News Corp.'s profits dipped despite strong advertising gains at its broadcast and cable channels because of special charges, including a restructuring charge for its scandal-plagued U.K. newspapers.
First-quarter net income was $738 million, or 28 cents per share, versus $775 million, or 30 cents a share, a year ago. The results were impacted by a $91 million pre-tax restructuring charge relating to the company's British papers, including the News of the World, which was closed following reports that the paper had been hacking into the cell phones of newsmakers. The company also had another $130 million in other pre-tax charges. Without the special charges, News Corp. says its net would have been 32 cents a share, up from 29 cents a year ago.
Revenues were up 7% to $7.96 billion.
"The exceptional strength of our financial results during the first quarter across the majority of our segments is confirmation that News Corporation's core operations are strong and that we are on course to achieve our strategic and financial objectives," said chairman and CEO Rupert Murdoch, in a statement. "While we continue to remain mindful of the persistent economic uncertainty in many parts of the globe, I am proud of News Corporation's achievements over the past quarters. I have every confidence that we will build upon these results in the coming quarters and continue to provide consistent stockholder value."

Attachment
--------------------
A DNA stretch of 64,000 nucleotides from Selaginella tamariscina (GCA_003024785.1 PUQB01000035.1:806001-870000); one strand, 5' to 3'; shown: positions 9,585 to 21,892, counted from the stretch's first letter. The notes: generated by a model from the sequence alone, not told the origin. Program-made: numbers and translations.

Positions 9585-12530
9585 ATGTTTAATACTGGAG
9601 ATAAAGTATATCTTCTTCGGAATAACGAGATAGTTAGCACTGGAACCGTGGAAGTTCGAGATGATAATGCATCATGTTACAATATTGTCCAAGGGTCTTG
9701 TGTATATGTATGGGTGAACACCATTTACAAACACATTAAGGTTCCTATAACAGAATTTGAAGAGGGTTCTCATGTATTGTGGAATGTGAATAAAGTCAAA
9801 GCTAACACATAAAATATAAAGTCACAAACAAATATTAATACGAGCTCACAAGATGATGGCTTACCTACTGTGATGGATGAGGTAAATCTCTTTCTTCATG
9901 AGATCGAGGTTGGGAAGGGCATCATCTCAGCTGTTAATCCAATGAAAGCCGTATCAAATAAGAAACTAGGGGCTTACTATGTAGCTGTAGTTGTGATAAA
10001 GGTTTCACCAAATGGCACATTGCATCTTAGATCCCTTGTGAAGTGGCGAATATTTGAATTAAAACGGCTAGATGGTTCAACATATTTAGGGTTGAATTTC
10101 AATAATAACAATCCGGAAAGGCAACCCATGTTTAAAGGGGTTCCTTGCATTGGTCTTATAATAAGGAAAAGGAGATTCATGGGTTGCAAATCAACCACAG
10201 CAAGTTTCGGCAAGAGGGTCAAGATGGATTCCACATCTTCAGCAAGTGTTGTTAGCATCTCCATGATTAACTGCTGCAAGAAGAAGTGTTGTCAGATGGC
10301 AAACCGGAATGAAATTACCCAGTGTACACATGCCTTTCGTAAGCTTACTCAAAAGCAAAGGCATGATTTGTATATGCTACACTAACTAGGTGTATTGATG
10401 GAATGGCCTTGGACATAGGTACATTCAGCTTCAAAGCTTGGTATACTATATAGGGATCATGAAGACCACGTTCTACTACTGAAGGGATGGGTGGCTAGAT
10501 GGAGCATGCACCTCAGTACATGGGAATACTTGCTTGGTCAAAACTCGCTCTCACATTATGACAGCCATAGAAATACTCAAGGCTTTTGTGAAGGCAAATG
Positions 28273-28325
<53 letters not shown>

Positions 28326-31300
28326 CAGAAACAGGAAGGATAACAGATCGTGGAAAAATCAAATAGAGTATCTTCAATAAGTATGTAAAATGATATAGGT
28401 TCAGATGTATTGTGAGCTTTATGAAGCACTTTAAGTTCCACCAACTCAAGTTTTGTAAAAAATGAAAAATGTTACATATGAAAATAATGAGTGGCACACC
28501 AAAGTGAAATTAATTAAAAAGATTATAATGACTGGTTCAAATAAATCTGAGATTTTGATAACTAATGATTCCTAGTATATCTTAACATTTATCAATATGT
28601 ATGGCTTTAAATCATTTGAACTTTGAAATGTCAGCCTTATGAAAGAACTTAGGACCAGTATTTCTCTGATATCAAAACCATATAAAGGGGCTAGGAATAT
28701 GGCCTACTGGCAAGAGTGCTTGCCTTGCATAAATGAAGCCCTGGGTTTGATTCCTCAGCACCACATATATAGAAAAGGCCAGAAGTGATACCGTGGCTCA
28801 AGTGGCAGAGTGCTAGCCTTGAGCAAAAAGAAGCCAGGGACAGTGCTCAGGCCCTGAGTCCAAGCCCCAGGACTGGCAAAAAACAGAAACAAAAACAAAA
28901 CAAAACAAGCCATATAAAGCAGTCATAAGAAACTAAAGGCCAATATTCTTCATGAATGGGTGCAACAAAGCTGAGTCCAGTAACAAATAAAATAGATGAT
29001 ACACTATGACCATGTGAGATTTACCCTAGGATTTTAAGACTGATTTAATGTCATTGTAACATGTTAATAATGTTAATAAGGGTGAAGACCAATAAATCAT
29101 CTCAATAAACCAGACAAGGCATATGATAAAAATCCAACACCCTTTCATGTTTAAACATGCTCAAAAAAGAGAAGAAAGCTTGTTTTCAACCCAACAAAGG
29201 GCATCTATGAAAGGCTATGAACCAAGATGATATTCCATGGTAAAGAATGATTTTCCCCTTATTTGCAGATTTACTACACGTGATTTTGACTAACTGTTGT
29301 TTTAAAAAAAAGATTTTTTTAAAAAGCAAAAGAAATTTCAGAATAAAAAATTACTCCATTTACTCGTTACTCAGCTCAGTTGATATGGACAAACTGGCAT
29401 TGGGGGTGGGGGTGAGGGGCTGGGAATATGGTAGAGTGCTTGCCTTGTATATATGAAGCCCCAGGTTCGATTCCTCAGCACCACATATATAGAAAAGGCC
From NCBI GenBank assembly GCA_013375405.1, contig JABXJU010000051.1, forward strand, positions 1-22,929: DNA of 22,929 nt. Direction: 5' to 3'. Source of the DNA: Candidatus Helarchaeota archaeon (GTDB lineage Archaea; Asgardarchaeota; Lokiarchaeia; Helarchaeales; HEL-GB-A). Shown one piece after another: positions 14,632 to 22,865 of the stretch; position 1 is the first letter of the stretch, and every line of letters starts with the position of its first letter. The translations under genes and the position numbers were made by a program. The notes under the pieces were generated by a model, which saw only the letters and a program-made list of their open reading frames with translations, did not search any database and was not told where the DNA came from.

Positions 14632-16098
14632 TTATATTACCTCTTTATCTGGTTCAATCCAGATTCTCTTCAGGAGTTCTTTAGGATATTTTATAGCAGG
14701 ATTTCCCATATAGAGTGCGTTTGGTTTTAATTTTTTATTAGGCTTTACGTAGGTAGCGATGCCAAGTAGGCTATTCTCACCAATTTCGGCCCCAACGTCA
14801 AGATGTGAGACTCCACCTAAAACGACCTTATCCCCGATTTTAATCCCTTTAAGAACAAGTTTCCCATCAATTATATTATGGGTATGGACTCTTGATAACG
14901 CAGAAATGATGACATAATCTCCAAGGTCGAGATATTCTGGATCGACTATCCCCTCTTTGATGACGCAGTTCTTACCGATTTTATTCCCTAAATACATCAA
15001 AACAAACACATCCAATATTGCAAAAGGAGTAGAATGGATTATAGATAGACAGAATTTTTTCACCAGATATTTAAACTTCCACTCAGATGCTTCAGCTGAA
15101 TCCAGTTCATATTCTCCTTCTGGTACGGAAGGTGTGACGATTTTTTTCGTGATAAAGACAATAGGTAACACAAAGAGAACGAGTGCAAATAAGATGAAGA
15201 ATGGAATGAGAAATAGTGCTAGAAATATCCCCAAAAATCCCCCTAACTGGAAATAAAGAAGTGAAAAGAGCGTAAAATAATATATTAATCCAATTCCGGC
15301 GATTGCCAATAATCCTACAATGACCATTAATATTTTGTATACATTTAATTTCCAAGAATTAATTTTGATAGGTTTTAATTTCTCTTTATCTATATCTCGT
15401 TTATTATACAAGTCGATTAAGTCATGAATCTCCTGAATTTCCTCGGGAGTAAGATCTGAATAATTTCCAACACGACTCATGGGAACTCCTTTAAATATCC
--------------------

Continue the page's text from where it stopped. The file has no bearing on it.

News Corp. cable network programming group notched operating income of $775 million, up 18% from $659 million a year ago, with revenues ahead 13%. At the U.S. channels, affiliate and advertising revenue grew 9% and 13%, respectively, led by FX.
The television segment, which includes the Fox broadcast network, registered operating income of $133 million, up 27% from $105 million on an 8% increase in revenues. The gains came from increase network ad revenues generated by a robust national advertising market and the broadcast of the 2011 Emmy Awards. At the same time, retransmission-consent revenues increased two-fold, the company said.
Those gains were partially offset by lower political ad spending at the stations, and increased market costs at Fox to launch Terra Nova, The New Girl and X-Factor, which was renewed for a second season today.